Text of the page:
When determining the stratum of your server, firstly consider who you are providing time to? If you are only using the system for yourself and passing it on to a few workstations, then your stratum can be safely left at 10. If you are using the system for a large scale network, then plan your time servers and strata effectively.
The server is now fully configured and ready to start. If you have not already done an initial synchronisation of time (before running the daemon), you should do so now. The initial sync only needs to be done once before the server is started for the first time, not each time it starts.
|[bash]# ntpdate -b pool.ntp.org|
You should now set the runlevels required for the ntpd service, then restart it.
|[bash]# chkconfig –level 2345 ntpd on
[bash]# /etc/init.d/ntpd restart
|The NTP server uses UDP packets to query time servers on port 123. Depending on your Linux configuration, the initscripts for the ntpd service may have iptables commands to allow ntpd to access the external time servers.|
You can check which runlevels the service will be active with the following command.
|[bash]# chkconfig –list ntpd|
To see if the service started successfully, you should check the system log file.
|[bash]# grep ntpd /var/log/messages|
|galaxy ntpd: ntpd firstname.lastname@example.org Thu Feb 23 04:42:00 EST 2006 (1)
galaxy ntpd: precision = 2.000 usec
galaxy ntpd: Listening on interface wildcard, 0.0.0.0#123
galaxy ntpd: Listening on interface wildcard, ::#123
galaxy ntpd: Listening on interface lo, 127.0.0.1#123
galaxy ntpd: Listening on interface eth0, 192.168.1.1#123
galaxy ntpd: kernel time sync status 0040
galaxy ntpd: frequency initialized 0.000 PPM from /var/lib/ntp/drift
You can now query the NTP server with the ntpq (query) tool. The output display after ntpd has been (re)started will be similar to the first table. As ntpd is allowed to run for a while, the table will start to fill with synchronisation details.
|[bash]# ntpq -pn|
|remote refid st t when poll reach delay offset jitter
188.8.131.52 .INIT. 16 u – 64 0 0.000 0.000 4000.00
184.108.40.206 .INIT. 16 u – 64 0 0.000 0.000 4000.00
220.127.116.11 .INIT. 16 u – 64 0 0.000 0.000 4000.00
127.127.1.0 LOCAL(0) 10 l – 64 0 0.000 0.000 4000.00
|remote refid st t when poll reach delay offset jitter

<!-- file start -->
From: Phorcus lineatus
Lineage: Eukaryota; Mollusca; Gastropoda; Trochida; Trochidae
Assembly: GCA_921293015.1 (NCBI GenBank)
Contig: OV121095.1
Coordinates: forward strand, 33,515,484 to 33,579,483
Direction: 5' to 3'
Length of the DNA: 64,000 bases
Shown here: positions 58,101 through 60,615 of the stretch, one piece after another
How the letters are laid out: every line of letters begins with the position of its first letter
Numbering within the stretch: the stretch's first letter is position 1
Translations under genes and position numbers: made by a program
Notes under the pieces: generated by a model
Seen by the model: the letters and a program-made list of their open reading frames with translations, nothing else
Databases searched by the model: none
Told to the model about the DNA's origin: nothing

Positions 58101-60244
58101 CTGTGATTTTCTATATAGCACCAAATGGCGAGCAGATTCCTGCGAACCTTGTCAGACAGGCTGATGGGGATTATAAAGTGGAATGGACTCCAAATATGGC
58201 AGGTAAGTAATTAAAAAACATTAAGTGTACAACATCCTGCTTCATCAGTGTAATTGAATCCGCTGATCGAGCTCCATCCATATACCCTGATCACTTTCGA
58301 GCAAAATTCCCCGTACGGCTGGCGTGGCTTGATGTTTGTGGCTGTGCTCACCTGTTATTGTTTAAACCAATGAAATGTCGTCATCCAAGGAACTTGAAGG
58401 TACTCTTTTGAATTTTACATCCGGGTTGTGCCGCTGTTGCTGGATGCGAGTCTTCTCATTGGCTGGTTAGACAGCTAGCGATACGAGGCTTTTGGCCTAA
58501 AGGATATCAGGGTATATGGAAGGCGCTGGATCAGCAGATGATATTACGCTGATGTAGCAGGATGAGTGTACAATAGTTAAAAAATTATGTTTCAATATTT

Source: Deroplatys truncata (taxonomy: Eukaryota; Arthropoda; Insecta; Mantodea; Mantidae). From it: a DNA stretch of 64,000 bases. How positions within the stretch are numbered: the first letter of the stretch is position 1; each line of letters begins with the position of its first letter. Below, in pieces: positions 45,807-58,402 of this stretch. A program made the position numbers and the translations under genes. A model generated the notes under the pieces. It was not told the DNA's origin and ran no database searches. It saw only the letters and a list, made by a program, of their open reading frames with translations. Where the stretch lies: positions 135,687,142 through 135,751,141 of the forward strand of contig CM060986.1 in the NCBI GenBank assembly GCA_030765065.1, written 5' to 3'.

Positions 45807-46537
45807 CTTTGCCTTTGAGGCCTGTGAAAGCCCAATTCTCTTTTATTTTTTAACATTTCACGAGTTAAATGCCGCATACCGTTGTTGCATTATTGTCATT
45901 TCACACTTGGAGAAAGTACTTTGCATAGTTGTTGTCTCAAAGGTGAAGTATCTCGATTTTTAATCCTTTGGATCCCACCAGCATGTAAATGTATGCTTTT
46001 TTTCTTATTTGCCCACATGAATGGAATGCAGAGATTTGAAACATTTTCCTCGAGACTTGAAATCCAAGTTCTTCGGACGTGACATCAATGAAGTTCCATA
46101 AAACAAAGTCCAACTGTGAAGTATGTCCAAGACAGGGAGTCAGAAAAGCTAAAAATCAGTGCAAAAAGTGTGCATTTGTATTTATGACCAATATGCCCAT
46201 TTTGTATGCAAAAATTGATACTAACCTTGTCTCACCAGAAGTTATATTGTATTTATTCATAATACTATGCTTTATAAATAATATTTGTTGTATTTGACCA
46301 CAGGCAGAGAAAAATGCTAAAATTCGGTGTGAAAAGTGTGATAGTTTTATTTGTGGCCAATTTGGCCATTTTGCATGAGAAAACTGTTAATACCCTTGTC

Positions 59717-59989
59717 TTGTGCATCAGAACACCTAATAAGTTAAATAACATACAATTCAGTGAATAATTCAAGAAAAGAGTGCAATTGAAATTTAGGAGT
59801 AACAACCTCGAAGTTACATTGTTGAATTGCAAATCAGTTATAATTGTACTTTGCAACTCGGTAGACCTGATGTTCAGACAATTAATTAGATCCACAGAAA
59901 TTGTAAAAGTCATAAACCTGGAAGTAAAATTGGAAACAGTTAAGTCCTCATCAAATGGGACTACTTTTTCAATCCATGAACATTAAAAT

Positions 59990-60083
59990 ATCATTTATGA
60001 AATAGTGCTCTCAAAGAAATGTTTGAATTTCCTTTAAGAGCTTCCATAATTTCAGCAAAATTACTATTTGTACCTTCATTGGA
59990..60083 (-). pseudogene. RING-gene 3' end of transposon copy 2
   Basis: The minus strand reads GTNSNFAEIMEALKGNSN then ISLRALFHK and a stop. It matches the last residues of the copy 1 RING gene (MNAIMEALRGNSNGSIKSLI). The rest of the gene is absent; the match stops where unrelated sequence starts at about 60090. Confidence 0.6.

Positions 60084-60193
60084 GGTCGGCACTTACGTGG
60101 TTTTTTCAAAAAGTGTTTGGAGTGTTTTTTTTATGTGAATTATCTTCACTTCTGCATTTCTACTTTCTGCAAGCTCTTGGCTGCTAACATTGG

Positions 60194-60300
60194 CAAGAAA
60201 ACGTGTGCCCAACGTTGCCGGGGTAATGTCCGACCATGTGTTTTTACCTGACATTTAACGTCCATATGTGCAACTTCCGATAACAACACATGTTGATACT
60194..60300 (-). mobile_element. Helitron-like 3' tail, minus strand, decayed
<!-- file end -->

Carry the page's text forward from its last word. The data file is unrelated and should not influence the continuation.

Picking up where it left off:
*18.104.22.168 22.214.171.124 2 u 66 256 377 470.247 32.058 33.497
+126.96.36.199 188.8.131.52 3 u 254 256 377 217.646 -3.832 2.734
+184.108.40.206 220.127.116.11 2 u 2 256 377 258.208 2.395 47.246
127.127.1.0 LOCAL(0) 10 l 56 64 377 0.000 0.000 0.002
The above output shows a properly synchronised time server drawing from NTP Pool allocated sources. You will notice our server is running at a stratum of 10.
|Your internal workstation computers will not be able to use the server as a synchronisation source until the LOCAL(0) clock has stable time. This may take up to 15 minutes after starting the NTP daemon.|
The server can be tested from another Linux workstation by issuing the following synchronisation command.
|[bash]# ntpdate 192.168.1.1|
If the client computer does not get the time from the server, check that the server and client have access through any firewall settings.
Before any client can successfully synchronise with the NTP server, the server’s time must be stable. It may take a server up to 15 minutes before it can be used as a time source, after ntpd has been (re)started.
To configure a Linux client to use the new server as a time source, the configuration file for the client should at least contain the following entries.
|[bash]# vi /etc/ntp.conf|
restrict default ignore
restrict 192.168.1.1 mask 255.255.255.255 nomodify notrap noquery
The Linux client will also need to have the ntpd service started.
To configure a Microsoft Windows (XP) client, follow the sequence of commands below.
|These commands are tested on Windows XP, and may not be specific to every version of Windows.|
|C:\>net time /setsntp:192.168.1.1
The command completed successfully.
|C:\>net time /querysntp
The current SNTP value is: 192.168.1.1The command completed successfully.
|C:\>net stop w32time && net start w32time
The Windows Time service is stopping.
The Windows Time service was stopped successfully.The Windows Time service is starting.
The Windows Time service was started successfully.
The standard time query interval for Windows (XP) is one query every 7 days, which for time critical applications and environments is ineffective. To adjust the time interval for Windows (XP), a registry value needs to be adjusted.
Windows (XP) stores the following registry key in a hexadecimal format, which converted to decimal will amount to the time in seconds between time queries. Select the new time (in seconds) that you require the Windows (XP) system to poll the server, then convert it to hexadecimal (86400 seconds is 1 day). This should be the “DWORD” value.
|Adjusting the Windows registry may cause your computer system to become unstable, do so at your own risk.|
The “Windows Time” service in Windows (XP) should be set to start automatically on each system boot. The event log should be viewed for any errors that may occur. See this article for more information: http://support.microsoft.com/kb/323621
|If the service does not appear to be synchronising with the Linux server, ensure that the firewall is allowing any required connections.|